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Why Migrants' Remittances Reduce Income Inequality in some Countries and not in Others?

Author

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  • Christian Hubert Ebeke

    () (CERDI - Centre d'Études et de Recherches sur le Développement International - UdA - Université d'Auvergne - Clermont-Ferrand I - CNRS - Centre National de la Recherche Scientifique)

  • Maëlan Le Goff

    (CERDI - Centre d'Études et de Recherches sur le Développement International - UdA - Université d'Auvergne - Clermont-Ferrand I - CNRS - Centre National de la Recherche Scientifique)

Abstract

According to the literature, the effect of remittances on income inequality in origin countries of migrants is not clear, whatever empirical approach is used. Aiming at clearing up this ambiguity, some authors took into account the historical, social or economic context of the home countries considered. The underlying idea of most of these studies is actually that the impact of remittances on income inequality depends on whom migrates, i.e. on the location migrants occupy in income distribution in their home country. However, to our knowledge, no macroeconomic study examining the remittances effect on inequality, consider the composition of migratory flows. To reveal at the macroeconomic level the position of migrants in income distribution at origin, we introduce in our equation of inequality non-linearities in the level of development of the recipient countries, in the costs of migration and in the level of brain drain. Using a panel sample of 80 developing countries over the period 1970-2000, and even by factoring in the endogeneity of remittances, this paper provides evidence of some characteristics of countries of origin in which there is an inequality-decreasing effect of remittances on income inequality. It turns out that countries belonging to the Mediterranean Basin have the characteristics revealed.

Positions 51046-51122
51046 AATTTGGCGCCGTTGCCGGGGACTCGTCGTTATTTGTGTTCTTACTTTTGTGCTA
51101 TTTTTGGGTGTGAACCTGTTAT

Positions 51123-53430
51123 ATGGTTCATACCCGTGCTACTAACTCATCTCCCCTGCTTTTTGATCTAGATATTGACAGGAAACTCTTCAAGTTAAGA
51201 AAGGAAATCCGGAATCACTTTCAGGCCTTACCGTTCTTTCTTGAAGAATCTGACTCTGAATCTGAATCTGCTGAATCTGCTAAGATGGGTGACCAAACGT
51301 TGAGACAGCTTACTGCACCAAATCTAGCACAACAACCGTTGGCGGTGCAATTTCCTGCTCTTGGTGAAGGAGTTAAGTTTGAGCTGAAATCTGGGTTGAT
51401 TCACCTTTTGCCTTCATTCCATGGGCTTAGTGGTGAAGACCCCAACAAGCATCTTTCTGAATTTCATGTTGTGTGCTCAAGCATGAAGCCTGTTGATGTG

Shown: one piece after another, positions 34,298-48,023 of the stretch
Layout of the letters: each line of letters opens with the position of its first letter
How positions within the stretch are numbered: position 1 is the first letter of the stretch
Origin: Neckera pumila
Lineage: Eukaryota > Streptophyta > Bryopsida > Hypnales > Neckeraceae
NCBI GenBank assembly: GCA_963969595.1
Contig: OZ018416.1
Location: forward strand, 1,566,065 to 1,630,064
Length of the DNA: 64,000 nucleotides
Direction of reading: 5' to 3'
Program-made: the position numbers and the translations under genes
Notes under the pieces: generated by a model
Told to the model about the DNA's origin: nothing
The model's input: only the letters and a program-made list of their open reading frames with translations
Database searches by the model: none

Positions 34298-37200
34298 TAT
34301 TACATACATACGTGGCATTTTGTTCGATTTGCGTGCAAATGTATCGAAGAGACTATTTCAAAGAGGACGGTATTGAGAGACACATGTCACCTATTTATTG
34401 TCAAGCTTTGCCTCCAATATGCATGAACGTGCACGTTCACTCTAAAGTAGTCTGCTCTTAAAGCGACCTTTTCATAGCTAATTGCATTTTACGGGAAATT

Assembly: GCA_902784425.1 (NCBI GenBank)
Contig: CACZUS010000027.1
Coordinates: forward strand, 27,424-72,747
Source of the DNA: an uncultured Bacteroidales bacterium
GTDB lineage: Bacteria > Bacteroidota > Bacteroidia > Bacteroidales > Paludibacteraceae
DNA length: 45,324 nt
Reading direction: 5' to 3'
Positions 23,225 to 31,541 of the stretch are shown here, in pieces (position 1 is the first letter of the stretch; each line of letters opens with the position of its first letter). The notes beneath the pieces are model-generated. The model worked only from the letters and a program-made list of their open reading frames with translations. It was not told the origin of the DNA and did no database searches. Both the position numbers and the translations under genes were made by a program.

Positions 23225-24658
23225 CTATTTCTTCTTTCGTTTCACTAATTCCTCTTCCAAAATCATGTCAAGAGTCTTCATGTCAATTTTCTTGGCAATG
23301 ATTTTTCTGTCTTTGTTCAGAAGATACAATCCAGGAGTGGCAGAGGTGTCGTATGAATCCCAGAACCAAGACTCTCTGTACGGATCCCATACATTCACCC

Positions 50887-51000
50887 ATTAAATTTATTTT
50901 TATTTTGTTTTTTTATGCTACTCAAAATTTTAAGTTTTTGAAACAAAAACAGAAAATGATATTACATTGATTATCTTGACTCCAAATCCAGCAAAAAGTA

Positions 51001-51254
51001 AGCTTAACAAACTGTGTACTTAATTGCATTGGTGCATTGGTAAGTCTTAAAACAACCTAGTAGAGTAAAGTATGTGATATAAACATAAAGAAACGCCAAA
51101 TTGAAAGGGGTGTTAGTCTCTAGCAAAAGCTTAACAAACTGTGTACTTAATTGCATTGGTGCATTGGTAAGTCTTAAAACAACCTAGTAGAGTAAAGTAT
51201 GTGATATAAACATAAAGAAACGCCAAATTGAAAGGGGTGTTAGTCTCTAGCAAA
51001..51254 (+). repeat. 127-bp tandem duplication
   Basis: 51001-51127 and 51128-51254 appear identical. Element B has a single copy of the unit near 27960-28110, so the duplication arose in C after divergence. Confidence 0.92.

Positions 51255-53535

Suggested Citation

  • Christian Hubert Ebeke & Maëlan Le Goff, 2011. "Why Migrants' Remittances Reduce Income Inequality in some Countries and not in Others?," Working Papers halshs-00554277, HAL.
  • Handle: RePEc:hal:wpaper:halshs-00554277
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    References listed on IDEAS

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    Cited by:

    1. Lisa CHAUVET & Marin FERRY & Patrick GUILLAUMONT & Sylviane GUILLAUMONT JEANNENEY & Sampawende J.-A. TAPSOBA & Laurent WAGNER, 2017. "Volatility Widens Inequality. Could Aid and Remittances Help?," Working Papers P158, FERDI.
    2. Muhammad Shahbaz & Ijaz Rehman & Nurul Mahdzan, 2014. "Linkages between income inequality, international remittances and economic growth in Pakistan," Quality & Quantity: International Journal of Methodology, Springer, vol. 48(3), pages 1511-1535, May.
    3. repec:eee:ecanpo:v:55:y:2017:i:c:p:169-178 is not listed on IDEAS
    4. Petreski, Marjan & Jovanovic, Branimir, 2013. "Do Remittances Reduce Poverty and Inequality in the Western Balkans? Evidence from Macedonia," MPRA Paper 51413, University Library of Munich, Germany.
    5. Douzounet Mallaye & Gaëlle Tatiana Timba & Urbain Thierry Yogo, 2015. "Oil Rent and Income Inequality in Developing Economies: Are They Friends or Foes?," Working Papers halshs-01100843, HAL.
    6. Gaëlle Tatiana TIMBA & Douzounet MALLAYE & Urbain Thierry YOGO, 2015. "Oil Rent and Income Inequality in Developing Economies: Are They Friends or Foes?," Working Papers 201502, CERDI.
    7. Filiz Garip, 2014. "The Impact of Migration and Remittances on Wealth Accumulation and Distribution in Rural Thailand," Demography, Springer;Population Association of America (PAA), vol. 51(2), pages 673-698, April.
    8. Bang, James T. & Mitra, Aniruddha & Wunnava, Phanindra V., 2016. "Do remittances improve income inequality? An instrumental variable quantile analysis of the Kenyan case," Economic Modelling, Elsevier, vol. 58(C), pages 394-402.

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